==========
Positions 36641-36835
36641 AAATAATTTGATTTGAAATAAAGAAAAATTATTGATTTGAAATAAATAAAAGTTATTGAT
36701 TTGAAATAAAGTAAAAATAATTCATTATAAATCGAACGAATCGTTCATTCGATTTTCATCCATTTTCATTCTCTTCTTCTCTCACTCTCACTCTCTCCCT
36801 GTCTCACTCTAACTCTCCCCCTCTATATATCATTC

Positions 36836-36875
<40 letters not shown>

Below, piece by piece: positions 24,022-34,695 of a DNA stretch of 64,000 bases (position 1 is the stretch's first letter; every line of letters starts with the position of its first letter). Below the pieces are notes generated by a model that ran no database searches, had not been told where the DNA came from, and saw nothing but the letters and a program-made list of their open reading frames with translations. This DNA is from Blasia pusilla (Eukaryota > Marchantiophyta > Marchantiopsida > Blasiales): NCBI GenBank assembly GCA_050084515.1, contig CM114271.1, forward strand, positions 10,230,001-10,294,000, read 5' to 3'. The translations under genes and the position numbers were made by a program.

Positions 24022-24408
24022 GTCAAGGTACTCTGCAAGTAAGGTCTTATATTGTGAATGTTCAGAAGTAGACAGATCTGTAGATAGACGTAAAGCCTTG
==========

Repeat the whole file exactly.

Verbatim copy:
Positions 36641-36835
36641 AAATAATTTGATTTGAAATAAAGAAAAATTATTGATTTGAAATAAATAAAAGTTATTGAT
36701 TTGAAATAAAGTAAAAATAATTCATTATAAATCGAACGAATCGTTCATTCGATTTTCATCCATTTTCATTCTCTTCTTCTCTCACTCTCACTCTCTCCCT
36801 GTCTCACTCTAACTCTCCCCCTCTATATATCATTC

Positions 36836-36875
<40 letters not shown>

Below, piece by piece: positions 24,022-34,695 of a DNA stretch of 64,000 bases (position 1 is the stretch's first letter; every line of letters starts with the position of its first letter). Below the pieces are notes generated by a model that ran no database searches, had not been told where the DNA came from, and saw nothing but the letters and a program-made list of their open reading frames with translations. This DNA is from Blasia pusilla (Eukaryota > Marchantiophyta > Marchantiopsida > Blasiales): NCBI GenBank assembly GCA_050084515.1, contig CM114271.1, forward strand, positions 10,230,001-10,294,000, read 5' to 3'. The translations under genes and the position numbers were made by a program.

Positions 24022-24408
24022 GTCAAGGTACTCTGCAAGTAAGGTCTTATATTGTGAATGTTCAGAAGTAGACAGATCTGTAGATAGACGTAAAGCCTTG